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    Budget discussions about the Department of Neighborhoods

    At this morning’s Budget Committee, we discussed some items relating to our very important Department of Neighborhoods (DON).

    PACE participants during this year’s pilot.

    The Fremont Troll was a Neighborhood Matching Fund-supported project.

    Today, we addressed four items: historic preservation staffing, administrative staff, Neighborhood Matching Fund, and the People’s Academy of Community Engagement (PACE).

    Three of these items were relatively minor, though obviously important in their own right. A Green Sheet – that is, a Council-proposed change to the budget – was presented that would add staff and increase capacity within Historic Preservation.

    Another Green Sheet was presented that would restore a proposed cut to an Administrative Support Staff person: the idea is to have 1 full-time employee (FTE) to support the department as a whole, as well as two new emerging programs—PACE and the Public Outreach and Engagement Liaisons (POEL). 

    The third Green Sheet would add funding for the abovementioned PACE program. This is a pilot program launched by DON earlier this year and this leadership training proved successful. The idea is to provide funding to ensure the continuation of PACE and help reach out and train up and coming leaders.

    The last item, involving the NMF, is a bit more complicated, which is why I am writing this blog now.

    In the proposed 2013-2014 budget, there is an increase of $100,000 in 2013 and 2014 to the Neighborhood Matching Fund. The Green Sheet presented would eliminate that proposed add.

    I want to make it clear that we are NOT cutting the NMF.

    This program is extremely important to me and the benefits that we as a city experience include community building and the leveraging that occurs because of neighborhood involvement.  I want every penny in the NMF to be spent on projects!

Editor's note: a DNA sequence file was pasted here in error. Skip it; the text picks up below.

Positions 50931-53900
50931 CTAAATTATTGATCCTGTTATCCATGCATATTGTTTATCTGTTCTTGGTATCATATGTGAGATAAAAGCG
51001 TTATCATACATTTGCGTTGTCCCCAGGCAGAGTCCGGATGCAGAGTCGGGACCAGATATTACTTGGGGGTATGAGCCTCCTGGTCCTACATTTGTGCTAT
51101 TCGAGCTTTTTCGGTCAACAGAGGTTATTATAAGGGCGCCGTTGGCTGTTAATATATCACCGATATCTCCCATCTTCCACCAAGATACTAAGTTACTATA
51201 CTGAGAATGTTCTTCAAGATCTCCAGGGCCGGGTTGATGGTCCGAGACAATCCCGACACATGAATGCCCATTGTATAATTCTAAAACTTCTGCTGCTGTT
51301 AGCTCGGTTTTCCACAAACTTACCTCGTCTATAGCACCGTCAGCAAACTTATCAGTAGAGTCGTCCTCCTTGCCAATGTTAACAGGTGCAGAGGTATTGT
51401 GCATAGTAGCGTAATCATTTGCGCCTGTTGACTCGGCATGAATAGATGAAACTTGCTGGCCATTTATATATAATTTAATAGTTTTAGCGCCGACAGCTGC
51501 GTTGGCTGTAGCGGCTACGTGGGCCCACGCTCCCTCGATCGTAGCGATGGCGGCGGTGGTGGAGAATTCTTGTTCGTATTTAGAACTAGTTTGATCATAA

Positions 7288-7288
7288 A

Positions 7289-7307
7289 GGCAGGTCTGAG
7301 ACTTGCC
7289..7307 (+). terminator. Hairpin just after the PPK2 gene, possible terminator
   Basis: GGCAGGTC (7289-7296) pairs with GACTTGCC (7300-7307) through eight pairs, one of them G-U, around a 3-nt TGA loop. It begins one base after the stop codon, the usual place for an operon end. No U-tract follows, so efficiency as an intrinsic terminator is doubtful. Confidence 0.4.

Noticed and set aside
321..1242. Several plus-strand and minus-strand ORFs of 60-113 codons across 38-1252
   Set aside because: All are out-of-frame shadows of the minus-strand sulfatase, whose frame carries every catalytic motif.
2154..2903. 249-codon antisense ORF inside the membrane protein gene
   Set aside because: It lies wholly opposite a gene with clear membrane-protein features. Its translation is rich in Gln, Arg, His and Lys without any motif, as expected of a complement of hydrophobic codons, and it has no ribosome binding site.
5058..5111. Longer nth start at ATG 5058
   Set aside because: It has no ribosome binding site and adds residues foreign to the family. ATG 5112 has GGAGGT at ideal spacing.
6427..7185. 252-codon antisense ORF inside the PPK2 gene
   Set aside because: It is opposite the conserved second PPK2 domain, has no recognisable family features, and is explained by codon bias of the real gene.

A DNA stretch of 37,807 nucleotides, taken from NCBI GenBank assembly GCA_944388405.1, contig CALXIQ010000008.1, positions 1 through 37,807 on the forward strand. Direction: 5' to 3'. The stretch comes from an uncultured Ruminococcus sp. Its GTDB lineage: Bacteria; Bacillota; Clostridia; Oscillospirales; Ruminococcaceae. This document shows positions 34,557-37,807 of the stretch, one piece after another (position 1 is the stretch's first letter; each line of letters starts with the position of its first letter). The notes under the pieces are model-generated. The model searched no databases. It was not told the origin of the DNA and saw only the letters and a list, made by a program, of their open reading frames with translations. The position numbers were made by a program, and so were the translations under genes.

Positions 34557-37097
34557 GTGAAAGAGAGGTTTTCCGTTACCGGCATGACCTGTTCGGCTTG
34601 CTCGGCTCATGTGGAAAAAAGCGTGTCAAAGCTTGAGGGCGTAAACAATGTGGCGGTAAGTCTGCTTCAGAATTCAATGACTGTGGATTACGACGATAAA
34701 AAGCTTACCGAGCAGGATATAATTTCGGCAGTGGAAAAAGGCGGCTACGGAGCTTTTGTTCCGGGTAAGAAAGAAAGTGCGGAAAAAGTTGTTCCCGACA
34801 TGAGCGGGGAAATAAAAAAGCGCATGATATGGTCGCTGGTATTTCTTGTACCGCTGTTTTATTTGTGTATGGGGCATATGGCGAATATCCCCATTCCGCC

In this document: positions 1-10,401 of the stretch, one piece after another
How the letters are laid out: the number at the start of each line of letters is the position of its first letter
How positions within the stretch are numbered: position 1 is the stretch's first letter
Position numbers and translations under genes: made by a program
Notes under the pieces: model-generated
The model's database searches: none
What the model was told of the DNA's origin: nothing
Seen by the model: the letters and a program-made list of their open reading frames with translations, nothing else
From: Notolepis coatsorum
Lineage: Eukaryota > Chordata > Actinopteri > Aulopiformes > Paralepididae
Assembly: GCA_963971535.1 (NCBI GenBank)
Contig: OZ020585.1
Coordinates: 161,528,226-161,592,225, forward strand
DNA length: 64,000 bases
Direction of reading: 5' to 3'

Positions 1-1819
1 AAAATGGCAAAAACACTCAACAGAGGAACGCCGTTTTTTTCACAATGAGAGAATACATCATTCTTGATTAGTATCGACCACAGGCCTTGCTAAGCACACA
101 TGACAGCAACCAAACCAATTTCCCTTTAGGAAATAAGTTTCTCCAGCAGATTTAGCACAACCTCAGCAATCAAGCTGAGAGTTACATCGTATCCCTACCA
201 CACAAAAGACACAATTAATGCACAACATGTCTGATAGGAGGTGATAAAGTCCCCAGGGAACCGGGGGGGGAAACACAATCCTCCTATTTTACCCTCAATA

What is being proposed is to not accept this add. While this might seem like semantics, it is very different than a cut.

    The proposal is an add to the Small and Simple funding. This funding would be earmarked as “special designation project type,” more specifically for ethnic and cultural physical improvements.  Funds would be awarded through the Small and Simple (SAS) Project Fund, which makes awards up to $20,000.

    When looking at past applications and awards for similar type projects (2007-2011), there were five SAS awards made: four for planning and just one for physical improvement to a facility.

    Based on the history, there doesn’t appear to be a high demand for this special project type. This Green Sheet eliminates earmarking to the NMF for ethnic and cultural facility improvements only.

    I felt that existing funds could accommodate the needs for physical improvements to ethnic and cultural centers, if applications were received.

    I am weary of earmarking NMF for special designations. One of the things that makes our NMF program so successful is the flexibility it allows for groups and/or neighborhoods to implement their vision. It allows people to dream big, and by earmarking funds for a specifics type of project, we limit the imagination and the opportunities.

    So that is my thinking behind Green Sheet 43-2-A-1. And to ease concerns further, we can revisit this next year when we discuss the 2014 budget.  If trends reverse, and multiple applications are submitted for physical improvements to these cultural centers, chances are good that we will have the ability to provide funding to the NMF.

    My larger goal, however, is to add funds and staff to the NMF programming so dreams can become a reality and leverage every opportunity we can.

    See a gallery of NMF projects.